Monday, May 22, 2006

Lecture 027: Alkenes 1

Lecture 027: Alkenes 1

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Jean-Claude Bradley: Just before we look at different ways of making alkenes, let's look at a bit of nomenclature. An alkene will be any compound that has a "Carbon=Carbon" double bond, as we've seen many times. And the way we name these is, if we just have a simple alkene, we start with the alkane. The corresponding alkane to this would be ethane, so I change the A to an E and I have ethene. So you can always do that, but a lot of the smaller alkenes have more common names. So this one would be the same as ethylene. But the proper IUPAC name would be ethene for this compound. Same thing for this, IUPAC name would be propene, but it could also be called propylene. When we have more carbons, then we have the possibility of the double bond in different locations. There's no reason to number the ethylene and propene, because there's only one place the double bond can be. Now we have four carbons - four carbons, so it would be butene - so I have to specify where the double bond is. I'm going to start counting from the side that gives me the lower number. Now so far the compounds I've drawn don't have cis/trans isomers, which we spent some time evaluating, so there's no other descriptor we need to add to the name.

Now when we get to compounds which do have cis/trans isomers, then we absolutely have to specify whether the methyl groups are on the same side or opposite sides. The only way we have to do that right now is using cis/trans, so for the top compound, we're looking for trans. How do we know it's trans? We have two groups that are the same on opposite sides. Another way of saying that is I can say that the methyl groups are trans and the hydrogens are trans, and that's unambiguous so we can say it's trans. And specifically it's trans-2-butene. Same thing down here, the two H are on the same side, or the two methyl groups are the same side, so this would be cis-2-butene. We also came across some examples where you did have cis/trans isomers and we couldn't name them. The best we could do was to say this group was cis, but that's not really a way of naming a compound if you're looking for it. So let's see what happens in those kinds of situations.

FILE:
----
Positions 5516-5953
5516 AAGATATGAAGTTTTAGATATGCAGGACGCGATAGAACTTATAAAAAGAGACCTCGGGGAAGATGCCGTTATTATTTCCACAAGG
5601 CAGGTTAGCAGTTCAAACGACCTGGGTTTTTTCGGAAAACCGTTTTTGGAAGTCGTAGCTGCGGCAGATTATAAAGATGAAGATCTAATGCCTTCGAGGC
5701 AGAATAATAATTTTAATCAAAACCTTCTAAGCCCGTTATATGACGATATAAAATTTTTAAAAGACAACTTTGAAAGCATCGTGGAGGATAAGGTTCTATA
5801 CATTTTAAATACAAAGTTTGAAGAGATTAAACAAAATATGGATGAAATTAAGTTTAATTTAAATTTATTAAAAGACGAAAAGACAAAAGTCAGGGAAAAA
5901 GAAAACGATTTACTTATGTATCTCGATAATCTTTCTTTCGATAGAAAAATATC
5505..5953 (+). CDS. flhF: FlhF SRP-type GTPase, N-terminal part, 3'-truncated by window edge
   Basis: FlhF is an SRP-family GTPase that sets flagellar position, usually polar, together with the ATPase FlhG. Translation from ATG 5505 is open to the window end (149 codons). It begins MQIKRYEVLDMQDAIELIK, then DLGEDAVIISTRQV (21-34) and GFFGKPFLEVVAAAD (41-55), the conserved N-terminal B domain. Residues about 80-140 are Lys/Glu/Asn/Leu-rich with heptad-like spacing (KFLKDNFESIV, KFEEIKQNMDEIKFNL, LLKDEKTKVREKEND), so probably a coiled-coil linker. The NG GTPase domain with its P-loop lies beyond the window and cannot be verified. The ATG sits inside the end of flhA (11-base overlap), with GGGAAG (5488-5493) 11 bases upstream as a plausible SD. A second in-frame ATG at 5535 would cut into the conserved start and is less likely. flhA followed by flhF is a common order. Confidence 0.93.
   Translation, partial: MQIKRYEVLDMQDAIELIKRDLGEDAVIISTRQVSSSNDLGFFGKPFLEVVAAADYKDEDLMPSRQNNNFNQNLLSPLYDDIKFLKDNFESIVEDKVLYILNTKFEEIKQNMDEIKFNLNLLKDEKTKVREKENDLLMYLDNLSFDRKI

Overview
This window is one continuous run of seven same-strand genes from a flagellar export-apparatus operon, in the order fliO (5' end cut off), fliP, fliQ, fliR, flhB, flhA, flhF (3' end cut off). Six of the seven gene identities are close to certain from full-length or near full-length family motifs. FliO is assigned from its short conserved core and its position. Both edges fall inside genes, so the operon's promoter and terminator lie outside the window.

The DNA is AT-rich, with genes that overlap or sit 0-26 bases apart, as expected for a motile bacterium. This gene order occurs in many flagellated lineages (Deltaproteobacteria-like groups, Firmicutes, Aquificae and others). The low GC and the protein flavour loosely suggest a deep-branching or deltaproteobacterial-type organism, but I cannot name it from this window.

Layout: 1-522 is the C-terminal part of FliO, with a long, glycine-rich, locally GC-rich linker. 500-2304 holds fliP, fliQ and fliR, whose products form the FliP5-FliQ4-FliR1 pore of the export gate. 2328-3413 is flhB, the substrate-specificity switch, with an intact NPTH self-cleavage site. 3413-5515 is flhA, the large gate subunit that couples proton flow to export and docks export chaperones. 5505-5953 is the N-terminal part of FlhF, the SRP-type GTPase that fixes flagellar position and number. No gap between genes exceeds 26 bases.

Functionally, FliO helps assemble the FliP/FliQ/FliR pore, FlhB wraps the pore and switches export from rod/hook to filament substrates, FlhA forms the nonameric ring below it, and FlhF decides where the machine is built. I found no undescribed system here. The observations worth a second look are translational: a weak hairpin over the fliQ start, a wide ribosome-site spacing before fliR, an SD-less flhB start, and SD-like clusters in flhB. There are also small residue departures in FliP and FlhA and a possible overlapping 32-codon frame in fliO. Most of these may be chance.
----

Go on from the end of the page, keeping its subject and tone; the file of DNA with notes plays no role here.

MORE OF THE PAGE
All right, so if I have a compound like this, it has four different groups on it - I, Cl, F, Br - this is ethene, it's name is actually bromo-1, chloro-2, fluoro-2, iodoethene. So that compound would be two different possibilities, because we do have cis/trans isomers. So we do something similar to what we did to R/S. We divide the alkene into two parts, and we determine the relative priority of each group. So on the left we have I and F, so the I has higher priority than the F. We use the same rules as for R and S. So that would be one and then 2. So now we're done with the left side, we forget about it and go to the right side. Between the Br and a Cl, the Br will be higher. So you're always going to end up with two possibilities, either the two high priority groups are on the same side or different sides. We can't use cis and trans for this because they have the condition that two same groups are on same or opposite sides. We don't have the same groups here. So instead we use an E and Z nomenclature. So where the two highest priority groups are on the same side, that would be Z. If they're on the opposite side, that would be E. So now you can name any alkene unambiguously. Now the E and the Z actually derive from German words so it's hard to remember how to remember. So one of the tricks we can use is if you look at the E, if you picture the top part of the E flipping back, now you can see they have to be on opposite sides. So that's kind of an unusual thing to remember, so you're likely to remember. It would be nice if the letters look the same, but it doesn't. It's the same with Z, it's got two groups pointing in opposite directions, but it's really on the same side. So that's basically all about how you name alkenes.